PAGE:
All Movie Guide - Mark Deming
In 1944, with the restrictive Hays Code very much in effect, the mere fact that Preston Sturges was allowed to make The Miracle of Morgan's Creek was remarkable in itself. After all, a comedy about a girl who gets drunk at a party with a bunch of soldiers and wakes up the next morning hung over and pregnant, with no memory of who the guilty party might be (except that his name sounded like "Ratzywatzy"), hardly conformed to Hollywood's ideal of womanly virtue. But while the film's audacious content was out of the ordinary in its day, its lasting importance comes from the fact that it's a very, very funny movie. Sturges' superb ear for dialogue is in evidence throughout, as is his knack for bringing out the best in his cast: Betty Hutton gives the best and funniest performance of her career, while Eddie Bracken's work is rivaled only by his turn in Sturges' other 1944 masterpiece, Hail the Conquering Hero. If the premise seemed daring, Sturges gleefully heaped absurdity after absurdity upon it, to the point where even Norval and Trudy are barely able to keep track of their own hare-brained scheme to retain Trudy's good name (as well as that of Mr. Ratzywatzy, wherever he is). While the movie can be accused of playing Trudy's unwed pregnancy for laughs, she certainly seems painfully aware of the gravity of her situation, no matter how funny the circumstances it puts her through. And the scene between Trudy and Norval shortly after she's given birth is sweet and unexpectedly moving, as, after a genial assault on propriety, we're reminded in all sincerity of the simple power of love between two people. In Sturges' best movies, people do ridiculous things but somehow land on their feet; his characters rarely fell farther, or landed with more unexpected aplomb, than in The Miracle of Morgan's Creek.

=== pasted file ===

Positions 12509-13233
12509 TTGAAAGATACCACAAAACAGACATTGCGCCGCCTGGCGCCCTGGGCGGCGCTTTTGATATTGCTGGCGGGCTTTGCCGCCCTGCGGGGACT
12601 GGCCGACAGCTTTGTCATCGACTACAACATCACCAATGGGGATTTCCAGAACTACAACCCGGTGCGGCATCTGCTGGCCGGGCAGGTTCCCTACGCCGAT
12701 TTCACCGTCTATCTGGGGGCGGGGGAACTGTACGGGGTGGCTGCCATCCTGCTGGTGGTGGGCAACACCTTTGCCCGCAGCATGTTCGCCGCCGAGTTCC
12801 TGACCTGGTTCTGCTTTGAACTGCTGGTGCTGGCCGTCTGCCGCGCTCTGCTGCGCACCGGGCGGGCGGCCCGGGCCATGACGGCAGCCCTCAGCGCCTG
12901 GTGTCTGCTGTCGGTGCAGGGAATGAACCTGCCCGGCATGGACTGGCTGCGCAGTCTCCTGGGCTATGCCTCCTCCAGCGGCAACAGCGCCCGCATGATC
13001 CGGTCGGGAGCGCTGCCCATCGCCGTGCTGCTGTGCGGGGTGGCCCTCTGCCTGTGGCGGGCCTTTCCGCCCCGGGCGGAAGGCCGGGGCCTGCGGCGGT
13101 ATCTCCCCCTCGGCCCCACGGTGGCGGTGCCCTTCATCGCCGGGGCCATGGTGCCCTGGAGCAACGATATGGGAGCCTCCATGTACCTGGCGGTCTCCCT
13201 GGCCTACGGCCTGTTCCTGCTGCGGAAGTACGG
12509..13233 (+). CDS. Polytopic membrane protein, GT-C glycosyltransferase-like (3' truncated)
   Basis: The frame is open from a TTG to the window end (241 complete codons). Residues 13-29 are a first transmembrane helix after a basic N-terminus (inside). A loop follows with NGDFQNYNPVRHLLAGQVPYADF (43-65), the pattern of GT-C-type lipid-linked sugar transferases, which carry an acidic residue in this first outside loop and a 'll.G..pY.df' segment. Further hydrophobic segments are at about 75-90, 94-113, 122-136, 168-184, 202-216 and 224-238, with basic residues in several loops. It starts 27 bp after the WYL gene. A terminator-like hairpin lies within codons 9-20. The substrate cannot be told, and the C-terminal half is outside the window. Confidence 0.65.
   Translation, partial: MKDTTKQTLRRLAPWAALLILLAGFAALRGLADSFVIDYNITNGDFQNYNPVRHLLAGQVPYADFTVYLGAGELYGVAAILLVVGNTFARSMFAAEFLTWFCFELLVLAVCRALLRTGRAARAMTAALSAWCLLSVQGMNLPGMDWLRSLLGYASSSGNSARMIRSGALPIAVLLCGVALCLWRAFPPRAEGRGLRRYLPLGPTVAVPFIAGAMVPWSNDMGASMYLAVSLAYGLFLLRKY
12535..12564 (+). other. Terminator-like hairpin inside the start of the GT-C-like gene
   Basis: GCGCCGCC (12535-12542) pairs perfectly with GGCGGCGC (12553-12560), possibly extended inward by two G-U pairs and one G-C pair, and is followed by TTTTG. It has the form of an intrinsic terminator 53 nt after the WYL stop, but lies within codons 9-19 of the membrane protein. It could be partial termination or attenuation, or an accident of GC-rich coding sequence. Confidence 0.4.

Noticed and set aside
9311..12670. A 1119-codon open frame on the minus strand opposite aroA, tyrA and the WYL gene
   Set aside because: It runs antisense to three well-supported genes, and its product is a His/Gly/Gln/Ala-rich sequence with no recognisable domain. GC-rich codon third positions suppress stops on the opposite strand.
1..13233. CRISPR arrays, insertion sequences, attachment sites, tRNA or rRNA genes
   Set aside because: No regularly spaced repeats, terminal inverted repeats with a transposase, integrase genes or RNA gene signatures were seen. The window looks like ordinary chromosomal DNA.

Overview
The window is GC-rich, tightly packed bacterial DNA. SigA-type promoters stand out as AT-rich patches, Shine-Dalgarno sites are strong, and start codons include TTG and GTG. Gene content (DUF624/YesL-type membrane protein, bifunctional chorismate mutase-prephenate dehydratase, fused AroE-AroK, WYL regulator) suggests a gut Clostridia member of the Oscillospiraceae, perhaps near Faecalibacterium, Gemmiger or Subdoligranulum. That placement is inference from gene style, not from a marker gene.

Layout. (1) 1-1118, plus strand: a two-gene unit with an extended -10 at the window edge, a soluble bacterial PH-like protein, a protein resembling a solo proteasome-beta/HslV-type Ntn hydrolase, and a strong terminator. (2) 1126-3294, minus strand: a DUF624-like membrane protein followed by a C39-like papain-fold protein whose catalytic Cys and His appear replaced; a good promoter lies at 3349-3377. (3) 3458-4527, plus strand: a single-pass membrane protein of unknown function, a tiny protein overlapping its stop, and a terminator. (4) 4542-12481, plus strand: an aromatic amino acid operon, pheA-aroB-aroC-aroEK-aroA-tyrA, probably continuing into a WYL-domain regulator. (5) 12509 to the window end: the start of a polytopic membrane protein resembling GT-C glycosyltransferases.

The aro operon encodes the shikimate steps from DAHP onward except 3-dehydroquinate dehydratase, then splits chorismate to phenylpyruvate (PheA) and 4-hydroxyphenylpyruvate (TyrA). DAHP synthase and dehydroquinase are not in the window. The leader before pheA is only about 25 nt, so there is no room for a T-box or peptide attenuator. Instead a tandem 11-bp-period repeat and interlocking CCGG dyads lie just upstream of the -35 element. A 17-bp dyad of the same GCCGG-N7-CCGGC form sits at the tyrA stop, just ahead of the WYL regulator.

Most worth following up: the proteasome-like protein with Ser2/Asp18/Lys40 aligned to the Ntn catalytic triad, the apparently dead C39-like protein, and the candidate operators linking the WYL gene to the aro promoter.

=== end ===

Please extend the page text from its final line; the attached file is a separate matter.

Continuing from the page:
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Product Details

  • Release Date: 6/25/2013
  • UPC: 883316745403
  • Original Release: 1944
  • Rating:

  • Source: Paramount (Pmt)
  • Language: English
  • Time: 1:38:00
  • Format: DVD
  • Sales rank: 10,345

Cast & Crew

Performance Credits
Eddie Bracken Norval Jones
Betty Hutton Trudy Kockenlocker
Diana Lynn Emmy Kockenlocker
William Demarest Constable Kockenlocker
Brian Donlevy Governor McGinty
Porter Hall Justice of the Peace
Al Bridge Mr. Johnson
Emory Parnell Mr. Tuerck
Akim Tamiroff The Boss
Victor Potel Newspaper Editor
Esther Howard Sally
Almira Sessions Justice of the Peace's Wife
John Farrell MacDonald Sheriff
Julius Tannen Mr. Rafferty
Frank Moran First M.P.
Georgia Caine Mrs. Johnson
Torben Meyer Doctor
George Melford US Marshal
Budd Fine 2nd MP
Jan Buckingham Nurse
Nora Cecil Head Nurse
Chester Conklin Pete
Jimmy Conlin The Mayor
Hal Craig State policeman
Roger Creed State Police
Joe Devlin Mussolini
Robert Dudley Man
Byron Foulger McGinty's Secretary
Kenneth Gibson Secret Service man
Arthur Hoyt McGinty's Secretary
Judith Lowry Nurse
Jack Norton Man Opening Champagne
Keith Richards Secret Service man
Harry Rosenthal Mr. Schwartz
Freddie Steele Soldier
Bobby Watson Adolf Hitler
Technical Credits
Preston Sturges Director, Producer, Screenwriter
Charles Bradshaw Score Composer
Hans Dreier Art Director
Ernst Fegte Art Director
Stuart Gilmore Editor
Hugo Grenzbach Sound/Sound Designer
Edith Head Costumes/Costume Designer
Sigmund Krumgold Musical Direction/Supervision
Walter Oberst Sound/Sound Designer
John F. Seitz Cinematographer
Stephen Seymour Set Decoration/Design
Leo Shuken Score Composer
Wally Westmore Makeup
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Customer Reviews